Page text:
He started his baseball career as a high draft pick in 2000; by 2007 he had made it to Double-A ball. That’s when “he decided he didn’t want to try to come back from his injury. He wanted to come back here and be like a family. Now, he coaches a traveling team for 14-year-olds, and I’m in nursing school. We have a little dog and a little place. We’re together and we’re doing good.”

“I’ve never been in love with anybody,” protests the slight gentleman at the bar in the US Grant Hotel’s renovated Grant Grill. (Later, someone tells me he’s a Somali prince.) He takes my elbow. “This is the man you want to talk to.”

He leads me over to Tony, a silver-haired Englishman in a gray suit, who is just finishing a glass of Merlot. I offer to buy him another, order up a Maker’s Mark Manhattan, and sit down for a chat. (As it happens, the company he works for provided the draperies in the remodeled bar, now more cosmopolitan than clubby. “I’ve got the leftovers in my office,” says Tony.)

Tony has traveled around the world twice and has lived “in all four corners of the globe” — Europe, Australia, “and even, for six months, Alaska.” He prefers San Diego, his home for the past 21 years. “There is no more perfect place in the world,” he assures me. Something to do with the weather and the absence of bugs.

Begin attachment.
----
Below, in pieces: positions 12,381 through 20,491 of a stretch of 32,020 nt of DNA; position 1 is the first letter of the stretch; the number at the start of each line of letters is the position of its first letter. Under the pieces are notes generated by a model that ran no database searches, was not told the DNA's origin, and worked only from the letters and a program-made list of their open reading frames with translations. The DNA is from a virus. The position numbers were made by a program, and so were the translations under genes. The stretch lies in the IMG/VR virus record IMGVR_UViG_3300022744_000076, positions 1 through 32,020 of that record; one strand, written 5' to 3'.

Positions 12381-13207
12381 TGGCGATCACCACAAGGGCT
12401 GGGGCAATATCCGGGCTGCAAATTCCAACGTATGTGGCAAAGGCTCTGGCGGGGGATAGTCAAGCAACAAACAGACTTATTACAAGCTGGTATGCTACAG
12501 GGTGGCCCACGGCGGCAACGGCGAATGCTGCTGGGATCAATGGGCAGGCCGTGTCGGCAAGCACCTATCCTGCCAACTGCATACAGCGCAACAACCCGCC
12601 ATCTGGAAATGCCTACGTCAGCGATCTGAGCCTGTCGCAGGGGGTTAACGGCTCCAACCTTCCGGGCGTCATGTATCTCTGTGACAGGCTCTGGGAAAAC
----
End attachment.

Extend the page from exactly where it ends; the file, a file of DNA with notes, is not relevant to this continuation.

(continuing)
Besides the prince, Tony is here drinking with Tracy, who designs custom handbags that run $250–$1000. Tony works in Rosarito, sits on the local CFO Roundtable, does charity work on behalf of foster children, and enjoys his life. “On Sunday, I’m going to be 65,” he says, seeming pleased at the prospect. “Luckily, I’ve got a good head of hair, the ladies love my English accent, and I have a beautiful lady in my life who is a college professor — beautiful and brainy. We’re going to the University Club for my birthday dinner tomorrow night. We have the perfect relationship, because she has her place in Rancho Bernardo and I have my home downtown, and we meet on weekends. I think that’s the key to success in relationships — not actually being involved all week long. Marriage is for bringing up children, and we’re in our 60s, so we’re not looking to procreate.”